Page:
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November 9, 2023

Indigenous Communities, Child-Family Separation, and the Catholic Church: What Do Truth and Healing Require?

Showing the Indigenous Communities, Child-Family Separation, and the Catholic Church Video

For centuries, Indigenous children were removed from their families and sent to boarding schools or placed in adoptive non-Indigenous families. Hundreds of thousands of American Indian, Alaska Native, Canadian First Nations, Native Hawaiian, and Aboriginal children in Australia were forced to attend Catholic mission schools, where many experienced hunger, violence, forced labor, and sexual abuse. Indigenous parents and children who resisted child-family separation were harshly punished. The goal of forcible removals was to assimilate Indigenous children into Western society, erasing Indigenous identity, languages, cultures, and religious practices. This was a legacy of the Doctrine of Discovery and a series of papal bulls that had been used since the fifteenth century to justify colonization by European powers and missionaries. Forced child-family separation was endorsed by the governments of Australia, Canada, and the United States, a history which each country continues to reckon with today.

During this webinar, participants explored the role of the Catholic Church in the separation of Indigenous children from their families and the long-lasting effect on Indigenous communities. How has this history been felt and experienced by those who were separated and their descendants? How did the Catholic Church justify the separation of Indigenous children from their families at the time? How are the Catholic Church and governments addressing this history now? What is necessary to move towards a future grounded in truth, justice, restoration, and healing?

The forum on Faith and the Family: Propagating and Preventing Child-Family Separation across Time and Context is convened by Catholic Relief Services and Georgetown University’s Collaborative on Global Children’s Issues, in coordination with the Changing the Way We Care initiative and strategic partners. This webinar is co-sponsored by the Georgetown University Indigenous Studies Working Group.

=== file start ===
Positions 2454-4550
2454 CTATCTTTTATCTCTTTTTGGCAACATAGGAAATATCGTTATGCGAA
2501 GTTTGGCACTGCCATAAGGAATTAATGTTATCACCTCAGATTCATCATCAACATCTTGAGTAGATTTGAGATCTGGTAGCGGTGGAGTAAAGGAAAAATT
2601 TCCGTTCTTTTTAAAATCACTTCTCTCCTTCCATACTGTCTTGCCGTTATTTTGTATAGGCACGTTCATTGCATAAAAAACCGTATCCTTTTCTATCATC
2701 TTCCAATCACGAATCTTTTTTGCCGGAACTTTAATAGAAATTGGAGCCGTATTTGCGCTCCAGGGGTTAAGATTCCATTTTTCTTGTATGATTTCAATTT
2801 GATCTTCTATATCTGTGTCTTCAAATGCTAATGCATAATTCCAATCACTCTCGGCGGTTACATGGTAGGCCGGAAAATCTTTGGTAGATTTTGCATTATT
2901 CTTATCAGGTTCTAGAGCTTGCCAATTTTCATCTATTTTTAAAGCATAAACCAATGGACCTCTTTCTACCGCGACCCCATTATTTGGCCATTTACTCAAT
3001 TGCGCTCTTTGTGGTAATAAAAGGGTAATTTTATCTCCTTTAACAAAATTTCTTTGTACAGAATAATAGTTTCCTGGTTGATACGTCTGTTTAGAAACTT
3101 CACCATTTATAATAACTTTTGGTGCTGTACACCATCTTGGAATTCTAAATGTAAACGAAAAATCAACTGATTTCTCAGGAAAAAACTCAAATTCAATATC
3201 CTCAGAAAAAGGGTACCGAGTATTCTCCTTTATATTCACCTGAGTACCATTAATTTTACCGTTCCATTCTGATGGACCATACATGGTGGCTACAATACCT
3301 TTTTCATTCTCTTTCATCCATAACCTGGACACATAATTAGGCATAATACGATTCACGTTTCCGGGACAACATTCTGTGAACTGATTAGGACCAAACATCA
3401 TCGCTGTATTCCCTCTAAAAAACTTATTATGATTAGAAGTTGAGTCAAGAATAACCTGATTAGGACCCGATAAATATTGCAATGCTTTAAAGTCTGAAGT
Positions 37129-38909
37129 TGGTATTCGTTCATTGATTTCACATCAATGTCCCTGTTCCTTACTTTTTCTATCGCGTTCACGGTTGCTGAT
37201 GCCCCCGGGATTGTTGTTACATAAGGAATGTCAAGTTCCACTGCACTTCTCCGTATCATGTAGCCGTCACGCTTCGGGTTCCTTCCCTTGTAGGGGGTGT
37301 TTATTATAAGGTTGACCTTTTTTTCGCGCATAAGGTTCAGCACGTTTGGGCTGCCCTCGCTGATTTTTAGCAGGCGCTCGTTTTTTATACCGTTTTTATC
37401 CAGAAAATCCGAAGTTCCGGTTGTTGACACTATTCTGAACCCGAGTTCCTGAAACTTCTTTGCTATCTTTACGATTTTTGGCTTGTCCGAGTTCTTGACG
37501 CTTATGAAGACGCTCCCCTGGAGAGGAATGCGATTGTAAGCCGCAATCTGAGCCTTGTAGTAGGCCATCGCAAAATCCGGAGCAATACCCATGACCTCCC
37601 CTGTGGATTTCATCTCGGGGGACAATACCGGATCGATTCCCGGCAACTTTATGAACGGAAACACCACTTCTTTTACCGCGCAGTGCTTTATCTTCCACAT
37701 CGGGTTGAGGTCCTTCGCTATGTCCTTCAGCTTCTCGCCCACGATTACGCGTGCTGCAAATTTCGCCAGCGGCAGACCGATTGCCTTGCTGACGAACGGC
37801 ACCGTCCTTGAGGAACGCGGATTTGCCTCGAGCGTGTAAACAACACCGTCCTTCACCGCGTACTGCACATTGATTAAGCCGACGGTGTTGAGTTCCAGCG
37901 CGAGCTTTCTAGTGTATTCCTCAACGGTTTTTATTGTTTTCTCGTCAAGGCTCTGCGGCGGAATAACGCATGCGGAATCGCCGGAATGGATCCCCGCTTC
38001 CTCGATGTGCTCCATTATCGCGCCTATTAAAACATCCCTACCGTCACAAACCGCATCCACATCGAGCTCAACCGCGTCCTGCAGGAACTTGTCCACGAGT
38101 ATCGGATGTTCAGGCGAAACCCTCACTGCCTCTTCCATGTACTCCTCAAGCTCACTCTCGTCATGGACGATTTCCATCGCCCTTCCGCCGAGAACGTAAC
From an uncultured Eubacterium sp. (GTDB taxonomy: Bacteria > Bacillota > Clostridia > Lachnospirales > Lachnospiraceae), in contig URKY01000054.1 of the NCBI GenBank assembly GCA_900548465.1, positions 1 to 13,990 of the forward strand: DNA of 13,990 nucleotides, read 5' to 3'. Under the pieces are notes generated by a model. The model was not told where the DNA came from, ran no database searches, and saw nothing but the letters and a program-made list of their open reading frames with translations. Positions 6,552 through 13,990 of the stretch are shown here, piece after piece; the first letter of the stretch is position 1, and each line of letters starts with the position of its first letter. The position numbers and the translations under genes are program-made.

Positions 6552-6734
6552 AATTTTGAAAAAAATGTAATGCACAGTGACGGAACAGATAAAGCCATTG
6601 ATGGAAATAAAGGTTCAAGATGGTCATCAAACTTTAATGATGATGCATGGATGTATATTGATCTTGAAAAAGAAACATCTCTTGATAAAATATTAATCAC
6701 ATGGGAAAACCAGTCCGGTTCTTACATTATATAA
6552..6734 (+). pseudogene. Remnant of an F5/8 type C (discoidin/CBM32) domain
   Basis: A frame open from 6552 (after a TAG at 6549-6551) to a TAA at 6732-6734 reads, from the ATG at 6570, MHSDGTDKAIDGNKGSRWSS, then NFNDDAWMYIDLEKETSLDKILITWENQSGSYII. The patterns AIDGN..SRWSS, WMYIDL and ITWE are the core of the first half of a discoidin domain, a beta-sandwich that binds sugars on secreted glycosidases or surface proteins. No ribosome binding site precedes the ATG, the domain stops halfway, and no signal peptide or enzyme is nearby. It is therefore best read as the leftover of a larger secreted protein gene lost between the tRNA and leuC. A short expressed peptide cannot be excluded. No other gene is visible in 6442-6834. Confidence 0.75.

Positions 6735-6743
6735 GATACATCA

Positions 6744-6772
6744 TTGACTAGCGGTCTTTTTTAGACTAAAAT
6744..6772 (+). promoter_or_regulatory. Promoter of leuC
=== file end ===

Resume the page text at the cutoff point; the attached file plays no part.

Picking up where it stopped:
English, French, and Spanish interpretation are available. 

Photo courtesy of Pixabay user mojzagrebinfo.


View articles, statements, and other resources for this event.


Rev. Peter Bisson, S.J.

Rev. Peter Bisson, S.J.

Rev. Peter Bisson, S.J., is a Jesuit priest in the Jesuit province of Canada. He currently serves as the assistant to the Jesuit provincial for justice, ecology and Indigenous relations and participates in Kateri Native Ministry in Ottawa. From 2009 to 2015, he represented the Jesuits at meetings of the parties to the Indian Residential School Settlement Agreement and the Truth and Reconciliation Commission of Canada. These involvements launched him into reconciliation and decolonization work.

Gillian Huebner

Gillian Huebner

Gillian Huebner (moderator) directs the Collaborative on Global Children’s Issues at Georgetown University. A global child rights and protection specialist, her background includes a focus on child-family separation and children living outside of family care. Gillian has worked with the UN, the U.S. government, private foundations, multiple non-governmental organizations, and as an independent consultant.

Mary Beth Iduh

Mary Beth Iduh

Mary Beth Iduh is the senior program manager for faith engagement and strengthening families for thriving children at Catholic Relief Services (CRS). She brings more than 17 years of Catholic international development experience to CRS, where she has worked on child-focused issues in Africa and South America and deepening global solidarity within the Catholic community in the United States. Iduh has an undergraduate degree in psychology from the University of Notre Dame and dual master’s degrees in pastoral ministry and global macro social work from Boston College.

Stephanie A.T. Jacobe

Stephanie A.T. Jacobe

Stephanie A.T. Jacobe currently serves as the director of archives for the Roman Catholic Archdiocese of Washington. In November 2021, she was appointed as one of two representatives from the Association of Catholic Diocesan Archivists to the archives committee of the U.S. Catholic Indigenous Boarding School Accountability and Healing Project. Dr. Jacobe worked with members of the archives committee to edit and release a list of Catholic-operated boarding schools in May 2023.

Jim LaBelle, Sr.

Jim LaBelle, Sr. (Inupiaq)

Jim LaBelle, Sr. (Inupiaq) is an Indian boarding school survivor (1955-1965) and board president of the National Native American Boarding School Healing Coalition. He has taught at the University of Alaska and Alaska Pacific University. He has 20 years of experience working with the Alaska Native Claims Settlement Act. A Vietnam-era veteran, LaBelle also served as a community development and local government specialist for the Department of Regional and Community Affairs for the state of Alaska.

Sam Torres

Samuel Torres (Mexica/Nahua)

Samuel Torres (Mexica/Nahua) is the deputy chief executive officer for the National Native American Boarding School Healing Coalition (NABS). He has worked on several projects such as the Indian Child Removal Study, the development of Indian boarding school research, and the U.S. Department of the Interior’s Federal Indian Boarding School Initiative. Mexica/Nahua on his father's side, and Irish/Scottish on his mother’s, Dr. Torres is actively learning and practicing Nahua language, traditions, and ceremony.